The new chairman of Mattel Inc. said the problems plaguing the toy maker were largely its own fault, mere days after its chief executive abruptly resigned.
Christopher Sinclair, who also took over as interim CEO last week after Bryan Stockton quit, said Mattel “created” its own problems, which include an innovation gap and a failure to promote its brands effectively.
“Our results were not acceptable,” Sinclair told analysts and investors Friday in a conference call to discuss Mattel’s fourth quarter. “Our performance was impacted by a number of factors, some of which are out of our control, but most of which are not.”
Sinclair said a lack of “compelling” new toys contributed to a poor showing during the crucial year-end shopping season.
“Our product innovation was inconsistent,” Sinclair said. “Some brands performed well, but many did not.”
In the three months ended Dec. 31, Mattel said net income fell 59 percent to $149.9 million, or 44 cents a share. Sales dropped 6 percent to $2 billion, the fifth consecutive quarter of declines.
For the year, Mattel reported net income of $498.9 million, or $1.45 a share, down 45 percent from $903.9 million, or $2.58, in 2013. Sales dropped 7 percent to $6 billion.
Going forward, the new chairman, who has sat on Mattel’s board since 1996, said he’s focusing on evaluating all aspects of the company and improving marketing and performance overall. He said he’s working with the board to look for CEO candidates inside and outside Mattel.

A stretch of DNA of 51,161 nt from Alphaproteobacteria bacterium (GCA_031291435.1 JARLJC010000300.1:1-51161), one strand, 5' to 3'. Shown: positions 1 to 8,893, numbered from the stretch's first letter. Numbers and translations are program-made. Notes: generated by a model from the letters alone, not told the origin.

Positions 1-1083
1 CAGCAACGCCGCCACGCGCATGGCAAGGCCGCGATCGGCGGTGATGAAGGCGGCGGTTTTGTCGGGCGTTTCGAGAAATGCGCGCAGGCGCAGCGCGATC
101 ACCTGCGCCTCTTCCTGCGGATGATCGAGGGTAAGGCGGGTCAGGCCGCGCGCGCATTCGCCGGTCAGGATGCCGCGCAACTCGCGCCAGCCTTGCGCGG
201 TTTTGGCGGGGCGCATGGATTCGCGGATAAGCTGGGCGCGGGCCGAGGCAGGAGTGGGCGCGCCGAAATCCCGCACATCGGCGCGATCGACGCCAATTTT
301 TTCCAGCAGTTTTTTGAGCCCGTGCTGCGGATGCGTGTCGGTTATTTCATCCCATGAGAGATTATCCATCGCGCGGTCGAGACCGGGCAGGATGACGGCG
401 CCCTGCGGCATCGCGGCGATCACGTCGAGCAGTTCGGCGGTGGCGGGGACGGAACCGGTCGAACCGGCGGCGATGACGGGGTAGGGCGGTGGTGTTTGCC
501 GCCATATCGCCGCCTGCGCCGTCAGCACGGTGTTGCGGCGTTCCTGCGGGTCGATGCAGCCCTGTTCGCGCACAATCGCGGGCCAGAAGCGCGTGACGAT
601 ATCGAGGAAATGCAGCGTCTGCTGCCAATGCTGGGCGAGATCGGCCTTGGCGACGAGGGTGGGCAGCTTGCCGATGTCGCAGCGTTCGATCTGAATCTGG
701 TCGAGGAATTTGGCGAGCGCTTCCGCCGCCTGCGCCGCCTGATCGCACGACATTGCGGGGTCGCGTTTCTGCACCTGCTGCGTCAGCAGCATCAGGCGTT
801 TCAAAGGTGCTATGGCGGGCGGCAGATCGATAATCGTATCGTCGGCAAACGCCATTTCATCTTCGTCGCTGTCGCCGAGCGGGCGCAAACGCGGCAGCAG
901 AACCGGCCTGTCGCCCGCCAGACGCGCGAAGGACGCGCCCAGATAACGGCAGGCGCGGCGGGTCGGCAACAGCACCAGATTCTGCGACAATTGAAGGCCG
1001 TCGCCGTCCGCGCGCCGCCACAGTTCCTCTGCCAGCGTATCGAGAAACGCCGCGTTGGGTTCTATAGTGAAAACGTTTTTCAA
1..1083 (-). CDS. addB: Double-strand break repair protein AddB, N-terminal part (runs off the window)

Sinclair said bringing back Richard Dickson was key to unblocking the creative juices at Mattel.
“Part of it is also broadening our outreach for innovation,” he said. “There’s a lot of people and vendors in the marketplace that we’ve had to rekindle our relationships with.”
Dickson and Tim Kilpin, who directs sales and marketing globally, are leading internal contenders for the CEO job, analysts said. Both were named president this month.
The pair have already helped defuse tension between Mattel’s international and North America divisions, which created problems in the past, said Jim Silver, editor-in-chief of toy-review website TTPM, adding that employees have remarked on an improvement in the working environment in recent days.
“In the past two years, those two segments did not work well together, and it was a major cause of things not getting done and people not being on the same page,” Silver said. “Now Tim and Richard are in charge, and these two get along very well.”
Some observers questioned whether Mattel could turn around its fortunes in time for the next year-end shopping season.
“Sinclair does not seem like he can impact the situation much in the near-term,” Linda Bolton Weiser, senior analyst at B. Riley & Co., wrote in a client report. “We wonder how much holiday 2015 can be influenced if it takes several months to get a new CEO in place.”
Mattel’s stock closed Friday at $26.90, unchanged from Thursday.